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Old 04-23-2018, 07:50 AM   #1
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Sway Bars.

I have a 2018 Chevy 2500 with tow package. When we bought our 22ft BS the dealer said we did not need sway bars. Any thoughts would be appreciated. Thoughts? Thanks in advance.
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Old 04-23-2018, 12:00 PM   #2
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I sure wouldn't want to be the one to tell you that you don't need them and then have you get in a situation where you did but.......I have a 17 Chevy 3500 and don't use them. Our trucks have built in trailer sway control although I don't know how effective that might be. I also know that using a WD hitch will negate the trailer sway control according to the manual and besides that with a 2500 you don't need a WD hitch. Now prepare yourself for what is coming as a response to what I have just said.
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Old 04-23-2018, 01:10 PM   #3
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Originally Posted by rocco52 View Post
I sure wouldn't want to be the one to tell you that you don't need them and then have you get in a situation where you did but.......I have a 17 Chevy 3500 and don't use them. Our trucks have built in trailer sway control although I don't know how effective that might be. I also know that using a WD hitch will negate the trailer sway control according to the manual and besides that with a 2500 you don't need a WD hitch. Now prepare yourself for what is coming as a response to what I have just said.


Thanks. That’s what the Chevy dealer said and also airstream.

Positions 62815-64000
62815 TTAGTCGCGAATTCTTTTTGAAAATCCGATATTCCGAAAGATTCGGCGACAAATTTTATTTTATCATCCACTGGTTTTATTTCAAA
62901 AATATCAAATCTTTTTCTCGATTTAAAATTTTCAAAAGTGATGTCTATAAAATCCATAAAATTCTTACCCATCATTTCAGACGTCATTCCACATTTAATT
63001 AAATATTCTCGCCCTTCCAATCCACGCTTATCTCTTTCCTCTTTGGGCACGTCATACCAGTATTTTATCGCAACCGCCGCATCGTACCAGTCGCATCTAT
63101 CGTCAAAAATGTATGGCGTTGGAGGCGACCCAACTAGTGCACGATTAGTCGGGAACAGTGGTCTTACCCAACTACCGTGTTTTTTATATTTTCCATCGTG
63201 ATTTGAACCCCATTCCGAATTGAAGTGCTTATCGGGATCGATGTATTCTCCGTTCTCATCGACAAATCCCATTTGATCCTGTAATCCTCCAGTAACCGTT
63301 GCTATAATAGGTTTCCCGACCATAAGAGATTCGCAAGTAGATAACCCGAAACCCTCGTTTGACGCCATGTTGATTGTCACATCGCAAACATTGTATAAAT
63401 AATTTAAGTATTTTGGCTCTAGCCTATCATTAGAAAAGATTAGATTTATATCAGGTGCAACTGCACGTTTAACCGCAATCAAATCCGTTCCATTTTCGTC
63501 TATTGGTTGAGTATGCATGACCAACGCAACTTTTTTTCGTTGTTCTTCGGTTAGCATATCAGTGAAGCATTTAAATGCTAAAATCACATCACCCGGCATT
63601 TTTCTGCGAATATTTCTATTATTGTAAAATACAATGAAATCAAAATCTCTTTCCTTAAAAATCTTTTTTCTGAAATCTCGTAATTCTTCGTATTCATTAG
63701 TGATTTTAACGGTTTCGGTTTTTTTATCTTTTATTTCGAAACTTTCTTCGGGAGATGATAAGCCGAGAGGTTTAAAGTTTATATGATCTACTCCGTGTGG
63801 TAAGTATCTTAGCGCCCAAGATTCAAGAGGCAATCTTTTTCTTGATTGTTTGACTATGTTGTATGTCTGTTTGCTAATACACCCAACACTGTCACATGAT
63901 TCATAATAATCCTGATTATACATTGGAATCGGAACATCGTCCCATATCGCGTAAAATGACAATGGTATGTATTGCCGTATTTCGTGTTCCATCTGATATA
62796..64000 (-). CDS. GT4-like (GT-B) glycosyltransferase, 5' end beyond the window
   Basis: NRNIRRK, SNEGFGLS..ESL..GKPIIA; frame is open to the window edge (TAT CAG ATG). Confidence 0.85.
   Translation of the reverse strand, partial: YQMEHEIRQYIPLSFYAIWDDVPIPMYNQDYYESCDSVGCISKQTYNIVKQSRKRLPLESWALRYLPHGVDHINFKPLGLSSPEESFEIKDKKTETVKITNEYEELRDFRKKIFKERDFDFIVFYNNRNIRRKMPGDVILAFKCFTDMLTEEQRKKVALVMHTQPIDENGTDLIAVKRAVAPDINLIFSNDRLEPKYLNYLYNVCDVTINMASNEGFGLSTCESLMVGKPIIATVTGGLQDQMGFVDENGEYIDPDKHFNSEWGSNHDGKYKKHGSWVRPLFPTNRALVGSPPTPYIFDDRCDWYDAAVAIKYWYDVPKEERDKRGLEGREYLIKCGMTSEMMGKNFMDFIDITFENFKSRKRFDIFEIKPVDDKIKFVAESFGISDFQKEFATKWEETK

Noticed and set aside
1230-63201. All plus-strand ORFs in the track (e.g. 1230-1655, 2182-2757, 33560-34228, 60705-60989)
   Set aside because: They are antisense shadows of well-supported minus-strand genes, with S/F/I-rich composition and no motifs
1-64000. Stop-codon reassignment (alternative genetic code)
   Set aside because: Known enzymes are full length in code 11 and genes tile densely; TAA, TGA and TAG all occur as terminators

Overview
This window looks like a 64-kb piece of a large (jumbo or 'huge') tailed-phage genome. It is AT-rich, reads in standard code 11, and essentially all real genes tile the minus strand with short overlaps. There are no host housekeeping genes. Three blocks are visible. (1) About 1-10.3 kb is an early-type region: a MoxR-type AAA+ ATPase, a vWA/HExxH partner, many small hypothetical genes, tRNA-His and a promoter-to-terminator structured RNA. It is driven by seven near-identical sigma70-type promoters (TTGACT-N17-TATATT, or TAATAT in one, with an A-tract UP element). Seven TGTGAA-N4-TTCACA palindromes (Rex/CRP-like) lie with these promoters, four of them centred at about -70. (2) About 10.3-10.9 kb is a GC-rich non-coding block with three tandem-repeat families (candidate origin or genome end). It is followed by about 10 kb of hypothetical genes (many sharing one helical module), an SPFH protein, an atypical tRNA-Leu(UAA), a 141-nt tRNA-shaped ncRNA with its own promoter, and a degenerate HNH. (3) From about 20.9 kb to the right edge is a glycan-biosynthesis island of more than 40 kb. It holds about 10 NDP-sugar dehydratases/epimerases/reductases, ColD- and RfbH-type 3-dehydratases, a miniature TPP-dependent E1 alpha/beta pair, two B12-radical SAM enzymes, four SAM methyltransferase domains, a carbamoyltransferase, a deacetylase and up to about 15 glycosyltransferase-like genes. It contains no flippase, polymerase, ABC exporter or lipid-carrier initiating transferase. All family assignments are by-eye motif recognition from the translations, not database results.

Appreciate the help.
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Old 04-23-2018, 01:33 PM   #4
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Sway Bars.

Quote:
Originally Posted by Pthorpe4080 View Post
Thanks. That’s what the Chevy dealer said and also airstream.
Appreciate the help.


Ditto to the lack of need for a properly sized tow vehicle. WD hitches transfer weight from the rear axle of the tow vehicle to the trailer axle(s) and the front axle of the truck. From a GAWR standpoint, as long as you don’t exceed the rated capacity, you are within the design limits of the vehicle from a durability standpoint. Further thing to consider is the axle/payload rating on the trailer: by increasing the load on the trailer axles, you are at risk of exceed their rated capacity quickly. WDH are typically used to sprinkle pixe dust on an underrated tow vehicle and turn it into something it is not. That is exactly why SAE Standard J2807 was created 10 years ago to stop the bogus tow fantasies by vehicle manufacturers. It is also why their use is either not recommended or recommended in limited scenarios by vehicle manufacturers.